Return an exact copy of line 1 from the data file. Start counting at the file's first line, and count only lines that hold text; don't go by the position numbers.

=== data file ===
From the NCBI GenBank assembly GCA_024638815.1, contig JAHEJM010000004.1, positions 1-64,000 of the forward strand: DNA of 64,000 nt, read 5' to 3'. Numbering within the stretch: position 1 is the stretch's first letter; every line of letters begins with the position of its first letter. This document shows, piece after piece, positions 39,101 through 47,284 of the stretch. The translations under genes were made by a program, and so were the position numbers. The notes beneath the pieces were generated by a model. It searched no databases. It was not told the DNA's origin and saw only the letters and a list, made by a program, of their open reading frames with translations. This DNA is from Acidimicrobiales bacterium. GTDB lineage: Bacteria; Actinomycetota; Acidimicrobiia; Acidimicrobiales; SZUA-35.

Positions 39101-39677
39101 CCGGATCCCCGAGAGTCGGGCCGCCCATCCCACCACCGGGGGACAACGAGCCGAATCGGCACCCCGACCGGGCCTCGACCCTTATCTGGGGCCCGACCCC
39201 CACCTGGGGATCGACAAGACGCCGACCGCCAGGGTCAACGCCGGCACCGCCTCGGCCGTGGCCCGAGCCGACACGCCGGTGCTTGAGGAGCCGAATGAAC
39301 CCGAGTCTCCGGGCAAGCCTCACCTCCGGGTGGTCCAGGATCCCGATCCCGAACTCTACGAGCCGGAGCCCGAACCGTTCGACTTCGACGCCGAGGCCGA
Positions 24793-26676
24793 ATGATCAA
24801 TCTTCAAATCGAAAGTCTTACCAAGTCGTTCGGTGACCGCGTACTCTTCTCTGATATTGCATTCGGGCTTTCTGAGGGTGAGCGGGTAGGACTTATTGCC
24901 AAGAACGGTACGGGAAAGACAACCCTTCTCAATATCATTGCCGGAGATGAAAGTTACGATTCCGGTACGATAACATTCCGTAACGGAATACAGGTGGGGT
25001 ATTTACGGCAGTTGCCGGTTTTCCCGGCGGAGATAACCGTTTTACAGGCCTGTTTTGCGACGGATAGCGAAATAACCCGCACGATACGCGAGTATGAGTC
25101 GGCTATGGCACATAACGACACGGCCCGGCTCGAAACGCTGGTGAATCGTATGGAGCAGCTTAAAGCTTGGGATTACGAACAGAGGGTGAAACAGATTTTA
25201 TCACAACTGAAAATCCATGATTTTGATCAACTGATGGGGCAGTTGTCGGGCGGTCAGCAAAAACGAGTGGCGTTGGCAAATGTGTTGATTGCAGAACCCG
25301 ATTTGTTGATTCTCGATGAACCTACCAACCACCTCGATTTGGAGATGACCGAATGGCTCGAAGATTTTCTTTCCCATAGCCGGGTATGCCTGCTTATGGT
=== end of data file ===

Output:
From the NCBI GenBank assembly GCA_024638815.1, contig JAHEJM010000004.1, positions 1-64,000 of the forward strand: DNA of 64,000 nt, read 5' to 3'. Numbering within the stretch: position 1 is the stretch's first letter; every line of letters begins with the position of its first letter. This document shows, piece after piece, positions 39,101 through 47,284 of the stretch. The translations under genes were made by a program, and so were the position numbers. The notes beneath the pieces were generated by a model. It searched no databases. It was not told the DNA's origin and saw only the letters and a list, made by a program, of their open reading frames with translations. This DNA is from Acidimicrobiales bacterium. GTDB lineage: Bacteria; Actinomycetota; Acidimicrobiia; Acidimicrobiales; SZUA-35.